Schramm recognized that the bird counting process could be automated by training a neural network to recognize aerial images of shorebirds — and that the artificial intelligence application could process this visual data much more efficiently than humans. But getting that information into a format the neural network can handle is an additional challenge, and two of Schramm’s fourth-year computer science students are working to solve it.
Simon Dewilde and Rachel Myrah are developing a photo stitching system that will merge the imagery captured by the drones into larger files and automatically eliminate the overlap between images. They’ve also started training a neural network to recognize shorebirds, so they can automate the process of counting birds in those stitched-together panoramas.
“We want to automate as many of the steps as possible,” says Dewilde, “to reduce the amount of human effort required. People have to go out there for weeks at a time and can be in dangerous situations when they do.”
Dewilde and Myrah are striving to make a system that can count birds at least as accurately as people can, while allowing volunteers to stay close to the hunting camps they rent from local First Nations during these annual counts (and far from any polar bears that happen by). But training a neural network to recognize and classify features in images can take thousands of photos; each classification can require a thousand images. And when you’re dealing with rare or endangered birds, there aren’t thousands of photos to choose from, especially from an aerial perspective.
“It requires a ton of data,” says Myrah. “Right now, we’re getting sample images, and even though they are not actual birds, they’ll let us train the neural network, which will hopefully enable us to count the real birds.”
Realistic 3D-Printed Birds Help Train Neural Network
For this approach to work, the model birds needed to be realistic. And for that, the researchers turned to biology professor Jeff Dawson.
“We collected photographs of the different shorebird species,” says Dawson, who worked with undergraduate computer science student Skyler Bruggink to create the digital models.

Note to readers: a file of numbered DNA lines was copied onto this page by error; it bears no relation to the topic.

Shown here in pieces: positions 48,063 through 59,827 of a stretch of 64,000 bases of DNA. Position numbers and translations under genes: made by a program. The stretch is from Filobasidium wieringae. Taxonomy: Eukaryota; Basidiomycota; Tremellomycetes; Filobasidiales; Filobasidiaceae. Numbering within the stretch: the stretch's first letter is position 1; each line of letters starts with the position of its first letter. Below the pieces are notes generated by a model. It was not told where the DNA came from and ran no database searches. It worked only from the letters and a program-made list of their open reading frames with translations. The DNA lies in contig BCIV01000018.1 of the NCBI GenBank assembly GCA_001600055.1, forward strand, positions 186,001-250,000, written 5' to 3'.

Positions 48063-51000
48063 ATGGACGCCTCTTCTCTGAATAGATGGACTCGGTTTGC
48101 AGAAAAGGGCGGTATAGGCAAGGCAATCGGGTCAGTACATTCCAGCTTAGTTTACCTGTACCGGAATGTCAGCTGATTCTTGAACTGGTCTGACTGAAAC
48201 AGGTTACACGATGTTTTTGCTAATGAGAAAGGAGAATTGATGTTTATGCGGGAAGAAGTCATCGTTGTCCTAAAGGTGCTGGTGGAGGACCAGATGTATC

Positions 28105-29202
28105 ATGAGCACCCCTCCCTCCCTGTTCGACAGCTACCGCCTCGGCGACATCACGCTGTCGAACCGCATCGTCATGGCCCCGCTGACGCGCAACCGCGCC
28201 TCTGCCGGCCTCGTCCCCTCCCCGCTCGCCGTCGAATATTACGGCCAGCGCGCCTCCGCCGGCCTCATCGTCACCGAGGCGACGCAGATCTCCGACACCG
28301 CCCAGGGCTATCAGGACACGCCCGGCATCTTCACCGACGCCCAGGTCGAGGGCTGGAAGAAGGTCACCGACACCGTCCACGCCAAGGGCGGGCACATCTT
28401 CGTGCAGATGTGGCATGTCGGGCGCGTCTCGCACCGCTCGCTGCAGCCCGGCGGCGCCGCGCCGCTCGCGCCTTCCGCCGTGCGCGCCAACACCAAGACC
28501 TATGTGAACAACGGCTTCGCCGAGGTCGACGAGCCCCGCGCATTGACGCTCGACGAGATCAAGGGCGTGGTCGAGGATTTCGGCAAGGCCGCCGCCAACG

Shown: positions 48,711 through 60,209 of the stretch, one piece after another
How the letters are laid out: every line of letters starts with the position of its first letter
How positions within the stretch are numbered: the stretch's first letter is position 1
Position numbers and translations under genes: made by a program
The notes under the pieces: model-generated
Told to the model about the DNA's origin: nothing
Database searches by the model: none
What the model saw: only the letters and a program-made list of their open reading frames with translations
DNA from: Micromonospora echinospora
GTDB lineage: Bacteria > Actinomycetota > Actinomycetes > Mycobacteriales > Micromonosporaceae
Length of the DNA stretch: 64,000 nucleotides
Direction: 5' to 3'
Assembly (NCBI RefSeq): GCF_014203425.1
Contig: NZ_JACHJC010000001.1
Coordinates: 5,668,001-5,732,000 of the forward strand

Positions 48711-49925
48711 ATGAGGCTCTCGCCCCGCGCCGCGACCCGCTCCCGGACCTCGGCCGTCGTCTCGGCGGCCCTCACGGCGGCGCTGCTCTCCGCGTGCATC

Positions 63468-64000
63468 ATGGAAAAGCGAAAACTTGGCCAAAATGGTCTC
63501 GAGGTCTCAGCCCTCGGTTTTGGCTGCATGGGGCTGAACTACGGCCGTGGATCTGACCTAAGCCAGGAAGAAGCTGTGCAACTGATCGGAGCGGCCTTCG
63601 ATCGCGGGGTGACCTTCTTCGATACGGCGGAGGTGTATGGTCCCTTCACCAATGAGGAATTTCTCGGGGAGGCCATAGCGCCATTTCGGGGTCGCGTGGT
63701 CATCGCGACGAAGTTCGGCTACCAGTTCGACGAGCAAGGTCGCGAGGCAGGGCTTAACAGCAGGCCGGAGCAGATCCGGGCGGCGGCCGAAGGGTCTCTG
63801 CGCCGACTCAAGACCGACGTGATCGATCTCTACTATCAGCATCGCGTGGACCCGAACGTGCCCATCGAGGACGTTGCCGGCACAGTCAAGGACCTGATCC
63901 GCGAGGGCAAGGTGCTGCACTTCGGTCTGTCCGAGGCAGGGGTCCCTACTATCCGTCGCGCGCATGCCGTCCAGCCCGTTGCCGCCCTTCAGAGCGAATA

“To make sure we had modelled the birds accurately, we compared the 3D models to actual taxonomic specimens and made sure they had accurate dimensions and attributes.”
Skyler’s father Ed Bruggink, a wildlife artist who has managed the biology department’s greenhouses for nearly 40 years, then painted the models to give them a lifelike look and feel.
For ease of use, Laliberté chose to work with an off-the-shelf platform. The DJI Mavic 2 is a small quadcopter with a high-quality integrated camera. It’s a widely used aircraft for drone photography. By using a ready-made setup, Laliberté and his team could focus on how best to collect the data, rather than having to build a drone or design a photography system for one.
As Ooi places the model birds among the rocks on the sandy shores at Morris Island (whose maple trees belie the simulation of sub-arctic tundra), he notes that even if all the technical hurdles can be overcome, there will be one more challenge: not disturbing the living, breathing birds that are sharing Morris Island’s airspace with the drone.
“The biggest issue is how they react,” he says.
“If the birds don’t like you, you can’t really do this. If they stopped flying, we wouldn’t fly either.”